H-1B visas, that allow Indian infotech professionals to work in the US, face a new threat — black American professionals are lobbying the US Congress against such visas saying that they are tantamount to racial discrimination.
While some Republican legislators have long resisted visa expansion, Democrats have generally favoured it. The number of H-1B visas could rise from 115,000 this year to 200,000 next year if certain bills moved by the Democrats in Congress go through. But Democrats depend on the black vote, so it is worrying from an Indian viewpoint that black professionals are targeting visas. In a letter addressed to Richard Gephardt, Democratic leader of the House of Representatives, the Coalition for Fair Employment in Silicon Valley (CAFI-SV) says that only discrimination can explain why there are 225,000 African American engineers, programmers and systems analysts, yet only 1,688 black professionals are employed in the Silicon Valley companies, of which four-fifths fail to even file equal employment opportunity forms.
The Coalition says that only a token number of Silicon Valley companies showed up for recruitment at a recent meeting of 60,000 black students.
At an earlier meeting in Oakland in ’98, not a single Silicon Valley company showed up for recruitment.
Yet these companies claim that there is an acute shortage of skilled personnel and so plead for more visas for foreigners, such as Indians. No government agency monitors this claim.
Anita Borg of the Institute on Women and Technology claimed on a TV show that the number of jobs being filled by H-1B visas roughly equalled the under representation of women and minorities in science and technology education.
The Coalition claims that the three states with the highest demand for visas, “have all taken steps to reduce African American and Latino enrolment in their colleges.”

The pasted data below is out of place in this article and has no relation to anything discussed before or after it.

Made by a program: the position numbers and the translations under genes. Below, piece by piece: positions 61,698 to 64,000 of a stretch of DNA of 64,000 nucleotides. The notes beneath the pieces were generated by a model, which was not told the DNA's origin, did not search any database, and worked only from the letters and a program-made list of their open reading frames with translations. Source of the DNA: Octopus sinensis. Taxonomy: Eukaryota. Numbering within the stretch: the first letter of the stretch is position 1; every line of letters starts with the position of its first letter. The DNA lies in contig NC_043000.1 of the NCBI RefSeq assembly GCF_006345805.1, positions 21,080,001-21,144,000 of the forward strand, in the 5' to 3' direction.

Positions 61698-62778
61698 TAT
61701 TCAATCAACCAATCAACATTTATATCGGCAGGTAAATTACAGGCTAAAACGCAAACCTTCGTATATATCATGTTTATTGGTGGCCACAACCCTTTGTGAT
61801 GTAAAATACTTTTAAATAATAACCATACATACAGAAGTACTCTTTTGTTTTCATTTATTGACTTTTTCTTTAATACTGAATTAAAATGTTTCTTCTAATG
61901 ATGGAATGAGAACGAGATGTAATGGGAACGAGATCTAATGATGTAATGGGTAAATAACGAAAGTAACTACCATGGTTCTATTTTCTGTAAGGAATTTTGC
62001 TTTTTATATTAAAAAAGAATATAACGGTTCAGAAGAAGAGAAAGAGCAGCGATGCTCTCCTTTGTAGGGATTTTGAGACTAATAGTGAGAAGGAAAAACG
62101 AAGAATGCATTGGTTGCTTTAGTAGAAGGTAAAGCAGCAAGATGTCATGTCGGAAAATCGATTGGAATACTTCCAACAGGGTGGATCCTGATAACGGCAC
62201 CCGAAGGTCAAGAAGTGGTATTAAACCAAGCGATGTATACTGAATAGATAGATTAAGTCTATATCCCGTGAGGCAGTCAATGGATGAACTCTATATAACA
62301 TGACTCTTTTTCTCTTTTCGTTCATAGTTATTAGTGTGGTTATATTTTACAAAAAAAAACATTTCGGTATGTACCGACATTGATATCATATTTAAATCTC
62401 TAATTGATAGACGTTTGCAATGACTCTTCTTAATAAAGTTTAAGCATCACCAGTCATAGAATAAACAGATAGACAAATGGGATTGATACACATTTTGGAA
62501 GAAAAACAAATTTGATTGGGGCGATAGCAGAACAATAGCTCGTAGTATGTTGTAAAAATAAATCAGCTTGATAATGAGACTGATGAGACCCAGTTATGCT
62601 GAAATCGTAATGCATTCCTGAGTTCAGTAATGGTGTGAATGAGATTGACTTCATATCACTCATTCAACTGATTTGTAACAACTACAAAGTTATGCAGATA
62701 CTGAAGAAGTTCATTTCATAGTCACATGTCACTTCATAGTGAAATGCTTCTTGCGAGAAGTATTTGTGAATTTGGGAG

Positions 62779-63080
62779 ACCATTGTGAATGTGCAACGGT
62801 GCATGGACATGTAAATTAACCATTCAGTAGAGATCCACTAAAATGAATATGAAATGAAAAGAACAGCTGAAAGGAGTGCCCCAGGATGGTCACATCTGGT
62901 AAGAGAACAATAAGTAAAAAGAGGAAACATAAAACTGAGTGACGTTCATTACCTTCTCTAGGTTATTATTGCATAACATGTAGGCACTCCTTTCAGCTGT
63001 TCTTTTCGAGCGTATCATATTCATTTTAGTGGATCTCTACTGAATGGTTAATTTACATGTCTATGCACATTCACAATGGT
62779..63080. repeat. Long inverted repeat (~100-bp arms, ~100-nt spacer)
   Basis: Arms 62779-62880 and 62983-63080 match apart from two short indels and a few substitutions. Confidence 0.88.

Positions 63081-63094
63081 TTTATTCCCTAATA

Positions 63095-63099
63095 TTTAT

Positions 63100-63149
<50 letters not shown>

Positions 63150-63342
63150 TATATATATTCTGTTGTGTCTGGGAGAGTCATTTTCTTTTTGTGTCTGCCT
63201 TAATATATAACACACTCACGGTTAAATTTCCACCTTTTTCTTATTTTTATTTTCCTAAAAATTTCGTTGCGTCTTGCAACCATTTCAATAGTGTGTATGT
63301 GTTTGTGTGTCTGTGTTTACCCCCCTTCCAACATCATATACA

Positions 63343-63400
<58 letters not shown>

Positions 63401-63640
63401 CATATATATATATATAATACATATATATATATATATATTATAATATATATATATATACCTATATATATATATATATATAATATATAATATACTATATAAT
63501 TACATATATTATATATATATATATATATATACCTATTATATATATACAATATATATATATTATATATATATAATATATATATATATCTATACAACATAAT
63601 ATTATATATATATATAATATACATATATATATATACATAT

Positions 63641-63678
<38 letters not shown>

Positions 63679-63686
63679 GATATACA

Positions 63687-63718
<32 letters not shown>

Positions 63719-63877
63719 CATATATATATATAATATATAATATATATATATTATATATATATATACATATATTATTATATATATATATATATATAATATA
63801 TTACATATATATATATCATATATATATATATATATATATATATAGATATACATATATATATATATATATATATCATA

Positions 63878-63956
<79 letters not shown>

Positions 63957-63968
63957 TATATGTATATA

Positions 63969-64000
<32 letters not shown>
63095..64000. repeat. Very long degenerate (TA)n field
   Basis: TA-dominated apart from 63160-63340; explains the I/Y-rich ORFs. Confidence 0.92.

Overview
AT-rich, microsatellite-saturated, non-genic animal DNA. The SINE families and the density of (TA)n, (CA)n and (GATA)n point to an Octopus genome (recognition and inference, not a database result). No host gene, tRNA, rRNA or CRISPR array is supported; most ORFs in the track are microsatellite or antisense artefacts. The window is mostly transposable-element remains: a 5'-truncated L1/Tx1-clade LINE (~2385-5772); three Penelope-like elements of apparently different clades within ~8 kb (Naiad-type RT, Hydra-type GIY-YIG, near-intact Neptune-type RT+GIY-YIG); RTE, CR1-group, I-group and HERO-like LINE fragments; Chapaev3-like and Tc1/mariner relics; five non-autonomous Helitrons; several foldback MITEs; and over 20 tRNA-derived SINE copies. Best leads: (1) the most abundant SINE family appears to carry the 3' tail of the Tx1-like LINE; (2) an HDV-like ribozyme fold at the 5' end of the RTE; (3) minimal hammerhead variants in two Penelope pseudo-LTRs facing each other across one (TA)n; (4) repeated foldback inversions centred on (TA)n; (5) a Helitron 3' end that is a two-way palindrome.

Giving more visas, as proposed in recent bills in Congress, would “accelerate ethnic cleansing in the high technology industry, lock the doors of opportunity for decades and harden racial inequality into concrete.”
The letter to Mr Gephardt ends with the message “Don’t let Jim Crow come back.” (Jim Crow laws were the ones used in the early 20th century by southern states to segregate blacks and prevent them from voting). The sad fact is that the letter itself is racist.
It rests on the absurd premise that Indian professionals are part of a white conspiracy to keep black professionals from rising. Ironically, many whites also complain that Indians and Chinese are taking over the space that whites once dominated in the Silicon Valley and top technical colleges in the US.
The truth is that the H-1B visa is colour blind. It does not lay down racial quotas, and allows companies to choose from the best worldwide. If they choose Indians, it has nothing to do with colour and everything to do with talent. Had it been a racist ploy, companies would have imported only whites from eastern Europe, not Asians.
To call H-1B visas a return to Jim Crow is outrageous. The visas represent global meritocracy, not white supremacy. Choosing top-class Indian professionals does not amount to segregating blacks or preventing them from voting. It amounts to giving developing countries some of the benefits of globalisation.
It is also a great benefit to the US. Half the start-ups in the Silicon Valley today are by Asians, and that has helped make the US economy the most dynamic in the world. Europe and Japan have been left far behind in information technology precisely because they resist the infusion of skilled Indians.